CWmike writes: "Are the nation's LTE wireless carriers prepared for the video chat data crunch expected to come with the next-generation iPhone and other devices that are expected to launch this fall? The answer: It depends on whom you ask. Both AT&T and Verizon Wireless decline to say whether they are ready for the data crunch. Over the summer, both carriers introduced data sharing plans that analysts believe were timed to help limit a surge in heavy data use expected — especially with the use of Apple's FaceTime, which as of the forthcoming iOS 6 will be available for cellular network use, instead of just over Wi-Fi. 'If I were a carrier, I'd be rather frightened by FaceTime,' said analyst Jack Gold. 'If everybody used FaceTime, bandwidth would go up dramatically, and the user experience would go down.' AT&T has come under fire in recent days for announcing plans to require users to sign up for a Mobile Share data plan in order to conduct FaceTime video chats over its current 3G and future cellular networks. Michael Howard, an analyst at Infonetics, said carriers are prepared for FaceTime on LTE — 'for the most part. There is a small chance that some areas in some city might get hit with some slowdowns, but I doubt the traffic upsurge due to FaceTime will add any major factor like the unexpected surges of the initial iPhone rollouts.' Other say we will just have to wait and see."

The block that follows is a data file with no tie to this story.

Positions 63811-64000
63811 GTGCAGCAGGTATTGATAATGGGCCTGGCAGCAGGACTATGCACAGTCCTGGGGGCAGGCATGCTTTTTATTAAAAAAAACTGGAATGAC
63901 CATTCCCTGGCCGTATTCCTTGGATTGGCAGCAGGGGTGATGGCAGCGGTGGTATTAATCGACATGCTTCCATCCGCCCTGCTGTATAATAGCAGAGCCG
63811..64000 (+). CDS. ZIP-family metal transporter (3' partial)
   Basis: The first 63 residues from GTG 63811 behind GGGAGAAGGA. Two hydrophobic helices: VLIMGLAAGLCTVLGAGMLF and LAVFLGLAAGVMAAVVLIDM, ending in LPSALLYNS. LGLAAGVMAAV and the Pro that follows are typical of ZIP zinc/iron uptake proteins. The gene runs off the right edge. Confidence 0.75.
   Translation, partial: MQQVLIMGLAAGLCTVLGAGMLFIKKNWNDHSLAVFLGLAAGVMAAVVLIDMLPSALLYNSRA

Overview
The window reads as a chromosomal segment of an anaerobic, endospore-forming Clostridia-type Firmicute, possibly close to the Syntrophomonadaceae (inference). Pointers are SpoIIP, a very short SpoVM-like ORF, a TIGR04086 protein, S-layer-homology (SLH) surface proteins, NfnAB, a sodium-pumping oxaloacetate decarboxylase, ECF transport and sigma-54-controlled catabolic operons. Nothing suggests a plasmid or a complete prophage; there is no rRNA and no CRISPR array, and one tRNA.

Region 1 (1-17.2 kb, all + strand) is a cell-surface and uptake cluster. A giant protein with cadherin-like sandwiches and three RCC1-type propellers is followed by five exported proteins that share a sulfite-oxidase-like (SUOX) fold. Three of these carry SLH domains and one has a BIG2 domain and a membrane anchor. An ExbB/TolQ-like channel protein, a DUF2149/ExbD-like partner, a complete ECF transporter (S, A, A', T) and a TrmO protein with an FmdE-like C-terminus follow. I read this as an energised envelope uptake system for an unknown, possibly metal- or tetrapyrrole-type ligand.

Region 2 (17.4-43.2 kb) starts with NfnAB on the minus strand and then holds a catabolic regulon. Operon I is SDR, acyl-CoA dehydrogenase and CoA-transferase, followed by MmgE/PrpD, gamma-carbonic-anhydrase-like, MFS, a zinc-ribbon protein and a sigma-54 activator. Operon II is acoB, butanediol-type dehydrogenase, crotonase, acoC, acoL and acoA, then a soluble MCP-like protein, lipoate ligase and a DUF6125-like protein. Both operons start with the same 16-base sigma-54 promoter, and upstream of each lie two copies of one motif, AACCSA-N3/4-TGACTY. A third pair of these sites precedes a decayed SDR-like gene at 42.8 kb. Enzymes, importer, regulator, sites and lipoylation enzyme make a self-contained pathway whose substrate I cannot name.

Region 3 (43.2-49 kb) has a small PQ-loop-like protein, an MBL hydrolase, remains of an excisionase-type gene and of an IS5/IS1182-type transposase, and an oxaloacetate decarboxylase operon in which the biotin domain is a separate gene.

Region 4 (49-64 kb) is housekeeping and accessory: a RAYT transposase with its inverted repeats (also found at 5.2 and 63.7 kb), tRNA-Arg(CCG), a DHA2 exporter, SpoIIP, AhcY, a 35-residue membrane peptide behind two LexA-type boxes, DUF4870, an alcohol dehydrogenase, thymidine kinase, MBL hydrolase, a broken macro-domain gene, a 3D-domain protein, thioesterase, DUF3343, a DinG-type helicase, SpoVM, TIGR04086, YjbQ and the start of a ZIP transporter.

Hugh Pickens writes writes: "The Christian Science Monitor reports that Osama bin Laden was a prolific writer who put together a painstaking email system that thwarted the US government's best eavesdroppers despite having no Internet access in his hideout. Holed up in his walled compound in northeast Pakistan with no phone or Internet capabilities, bin Laden would type a message on his computer without an Internet connection, then save it using a thumb-sized flash drive that he passed to a trusted courier, who would head for a distant Internet cafe. At that location, the courier would plug the memory drive into a computer, copy bin Laden's message into an email and send it. Reversing the process, the courier would copy any incoming email to the flash drive and return to the compound, where bin Laden would read his messages offline.It was a slow, toilsome process but it was so meticulous that even veteran intelligence officials have marveled at bin Laden's ability to maintain it for so long. Intelligence officials are wading through thousands of the email exchanges after around 100 flash drives were seized from the compound by U.S. Navy Seals in last week's raid in which bin Laden was killed."